Introduction: Fun & Easy Jewelry
About a year ago I started learning to make my own jewelry. It's incredibly easy and I need something to go with a specific outfit or for a specific purpose, I can whip it up in a flash. From start to finish it only takes a couple of hours (because of drying times). It's also a lot of fun, makes great conversation starters, and is a skill I bring to the classroom and teach my students to do (and hopefully they build on it and teach me something later). Homemade jewelry also makes great gifts. With the method shown in this instructable, you are not limited only to jewelry. You can make paper-weights, magnets, mosaic pieces, swag for Geocaching and more!
It's relatively inexpensive to get started, I buy the majority of my materials from Sun & Moon Crafts, their prices for pendant pieces, jewelry findings, etc. are better than what I've found in stores. I still have a lot of the materials from my first order, and all of the glazes and adhesives---a little goes a long way and it lasts.
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Step 1: Tools & Materials
-Matte photo paper
-Jewelry pliers (you can get a back of 3-5 tools for $9.99 at Michaels/A.C. Moore)
-Jewelry findings(bails, clasps, etc.)
-Pendant trays(bottle caps are great).
-color wires, cords, necklace chains etc.
-Cabochon pieces (I tend to order these from eBay. I do a search using keywords such as "agate," "cabochon," "dragons vein," "druzy," "geode," etc. and whatever color I want, which is usually blues, purples, and pinks. If you don't mind waiting for these pieces to ship,you can usually get a pretty decent price. I don't think I've paid more than $3-4 for my larger pieces and they are gorgeous, I haven't been disappointed yet).
Step 2: Designs
There's a few ways to make your jewelry designs. You can either cut pieces from pre-made papers like scrapbook papers, as shown above with the purple and black halloween scrapbook paper, or you can design your own.
The final double-sided image of the Eiffel Tower came from a scrapbook paper pack, these packs are typically double sided so I didn't have to do anything special to get the design on the back.
The final image, a TARDIS pendant back and front, is a pendant I made about a year ago and I wear almost every day. The image itself came from a digital file I bought from a shop on Etsy and it came with permissions to use the image for personal use. I love the image so much it's my screensaver, a printed photo on the wall, and a pendant. Digital downloads of pre-made images from other sources, like Etsy, are also great for turning into jewelry.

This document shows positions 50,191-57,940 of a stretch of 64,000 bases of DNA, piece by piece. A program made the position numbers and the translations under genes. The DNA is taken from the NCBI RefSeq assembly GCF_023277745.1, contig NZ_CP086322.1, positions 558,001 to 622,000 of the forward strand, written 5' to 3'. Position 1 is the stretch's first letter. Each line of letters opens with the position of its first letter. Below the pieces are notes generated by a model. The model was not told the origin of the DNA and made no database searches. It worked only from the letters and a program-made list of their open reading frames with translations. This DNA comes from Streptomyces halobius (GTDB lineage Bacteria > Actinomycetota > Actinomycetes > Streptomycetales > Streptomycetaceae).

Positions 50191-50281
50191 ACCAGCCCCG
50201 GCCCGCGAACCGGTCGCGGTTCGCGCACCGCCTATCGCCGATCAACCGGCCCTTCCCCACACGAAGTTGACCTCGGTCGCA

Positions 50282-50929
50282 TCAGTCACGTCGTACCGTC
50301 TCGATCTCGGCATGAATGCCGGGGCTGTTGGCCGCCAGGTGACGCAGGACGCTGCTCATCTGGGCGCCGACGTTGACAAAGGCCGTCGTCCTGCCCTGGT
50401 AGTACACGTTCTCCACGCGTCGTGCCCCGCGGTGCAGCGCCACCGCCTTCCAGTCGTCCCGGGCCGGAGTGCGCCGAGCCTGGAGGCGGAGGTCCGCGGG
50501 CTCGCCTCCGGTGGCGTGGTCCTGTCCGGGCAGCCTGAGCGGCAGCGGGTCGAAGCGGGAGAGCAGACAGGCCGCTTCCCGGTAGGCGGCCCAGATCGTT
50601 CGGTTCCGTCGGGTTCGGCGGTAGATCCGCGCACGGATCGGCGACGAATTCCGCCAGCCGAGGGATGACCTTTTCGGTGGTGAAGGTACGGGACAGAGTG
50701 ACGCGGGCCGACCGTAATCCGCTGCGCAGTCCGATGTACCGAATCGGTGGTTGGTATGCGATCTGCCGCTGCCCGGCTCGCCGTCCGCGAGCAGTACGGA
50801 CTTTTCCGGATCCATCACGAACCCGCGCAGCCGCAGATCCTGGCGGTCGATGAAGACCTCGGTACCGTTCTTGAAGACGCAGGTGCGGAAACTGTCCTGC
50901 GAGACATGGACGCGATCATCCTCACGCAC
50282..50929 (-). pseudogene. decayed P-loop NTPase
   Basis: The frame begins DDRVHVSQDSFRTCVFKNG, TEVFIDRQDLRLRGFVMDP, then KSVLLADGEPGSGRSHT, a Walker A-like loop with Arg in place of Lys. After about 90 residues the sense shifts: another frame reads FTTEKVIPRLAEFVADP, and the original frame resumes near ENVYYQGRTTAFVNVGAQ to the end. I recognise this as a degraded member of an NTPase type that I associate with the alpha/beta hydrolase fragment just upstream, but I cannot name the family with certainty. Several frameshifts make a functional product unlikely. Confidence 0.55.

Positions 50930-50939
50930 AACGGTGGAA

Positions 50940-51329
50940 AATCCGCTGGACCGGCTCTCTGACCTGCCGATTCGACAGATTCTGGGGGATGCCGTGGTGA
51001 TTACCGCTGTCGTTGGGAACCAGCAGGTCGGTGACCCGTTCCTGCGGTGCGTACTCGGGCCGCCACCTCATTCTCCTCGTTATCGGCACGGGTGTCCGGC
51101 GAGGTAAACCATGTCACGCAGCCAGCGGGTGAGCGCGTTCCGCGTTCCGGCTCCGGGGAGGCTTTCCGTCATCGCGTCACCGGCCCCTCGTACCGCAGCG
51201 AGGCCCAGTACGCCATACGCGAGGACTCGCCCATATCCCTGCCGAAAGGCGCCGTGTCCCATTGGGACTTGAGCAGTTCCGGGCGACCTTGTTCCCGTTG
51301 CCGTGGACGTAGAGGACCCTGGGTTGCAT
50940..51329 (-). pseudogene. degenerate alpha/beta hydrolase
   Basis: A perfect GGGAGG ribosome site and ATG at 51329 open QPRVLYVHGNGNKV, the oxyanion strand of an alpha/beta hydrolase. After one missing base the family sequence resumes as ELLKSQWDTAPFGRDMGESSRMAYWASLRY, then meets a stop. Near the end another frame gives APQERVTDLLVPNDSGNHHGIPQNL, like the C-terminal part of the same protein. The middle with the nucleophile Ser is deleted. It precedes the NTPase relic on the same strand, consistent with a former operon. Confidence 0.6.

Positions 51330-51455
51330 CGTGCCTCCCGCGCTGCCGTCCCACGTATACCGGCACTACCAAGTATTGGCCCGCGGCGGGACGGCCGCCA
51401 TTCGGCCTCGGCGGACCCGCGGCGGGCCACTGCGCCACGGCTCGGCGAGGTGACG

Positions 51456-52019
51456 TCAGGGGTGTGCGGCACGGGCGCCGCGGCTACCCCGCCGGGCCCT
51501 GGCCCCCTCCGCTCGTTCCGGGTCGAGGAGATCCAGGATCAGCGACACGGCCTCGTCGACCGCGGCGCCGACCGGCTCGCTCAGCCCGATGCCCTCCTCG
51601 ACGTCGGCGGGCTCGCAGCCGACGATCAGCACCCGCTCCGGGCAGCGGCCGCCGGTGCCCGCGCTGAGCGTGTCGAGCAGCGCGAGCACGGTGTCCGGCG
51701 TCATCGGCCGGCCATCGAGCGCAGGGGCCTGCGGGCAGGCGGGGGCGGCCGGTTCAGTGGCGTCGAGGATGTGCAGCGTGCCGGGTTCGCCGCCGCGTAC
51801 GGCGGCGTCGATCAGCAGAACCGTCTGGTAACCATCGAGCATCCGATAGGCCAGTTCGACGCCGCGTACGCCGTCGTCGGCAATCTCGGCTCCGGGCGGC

I usually design my own using the Photoshop Touch app on my iPad. When I have a design idea in mind, I'll go to Creative Commons and look for free to use/reuse/remix png icons and images. I'll import the images into Photoshop and edit the backgrounds and the icons as needed until I have a design I'm satisfied with. I usually make a few copies of the same icons in different colors.
When I'm done, I print the images on matte photo paper. After the print has dried a bit, I put a thin layer of Micro Glaze over the image and let it dry for 15-20 minutes. Micro Glaze protects the ink from being damaged.
Step 3: Putting Pieces Together
After my images are printed and Micro glazed, I typically use a craft punch to cut the image out. Using a craft punch that is the same size as the glass pendant piece saves a lot of time and frustration later because you won't need to cut the image to size of your piece or worry about getting straight edges.
Once the image is cut I use either Diamond Glaze, Sun & Moon Glaze, Glossy Accents from Ranger, to adhere the image to the glass. You want to add a very small amount on your image or the glass and then press the two together, tightly and making sure the glaze covers the entire image. You'll feel the need to add more glaze, resist that need or you'll be sanding it off later. Also make sure you smooth out any air bubbles.
After you've got your pieces together, you can go ahead and add more glaze to the back. This seals and protects the ink. Again, make sure you pop any air bubbles or you'll have to fix it later.
I also like to run a bit of the glaze along the edges of the pendant to seal it better. You can use your finger for this, just be very careful.
***I do NOT recommend taking showers etc with your pendants on, I don't know any of these glazes to be water proof. They'll survive a splash, rain, etc. but I wouldn't test soak them.***
I like to wait for sales at Michaels/A.C. Moore before I buy craft punches, they can get a bit pricey. I have noticed that the ones at Michaels are significantly cheaper than A.C. Moore. Both stores carry almost the exact same products, sometimes packaged a bit differently, and usually the difference in prices is only a dollar or so---however this isn't always true.
Step 4: Finishing Touches
You'll use different jewelry bails depending on what you are making, a necklace, keychain, earrings, etc.
I use E6000 to glue jewelry bails to my pendants. E6000 is a great multi-purpose adhesive, it dries clear, and it is very strong. A little goes a long way so be very careful when squeezing the tube, it doesn't need much pressure at all. It's also pretty inexpensive if you buy the big tube, the smaller tubes are more expensive but you're also likely to have less issues.
I also like to add nail polish or glitter paint/glue to the back of plain pendants, just to give them a little something extra.
If you're making a necklace, once your pendant is dry, you can select your chain/cord and slide it through the jewelry bail. I typically use black leather cord. To finish the piece I add cord end caps to each end and use a jewelry clamp tool to clamp the end caps together.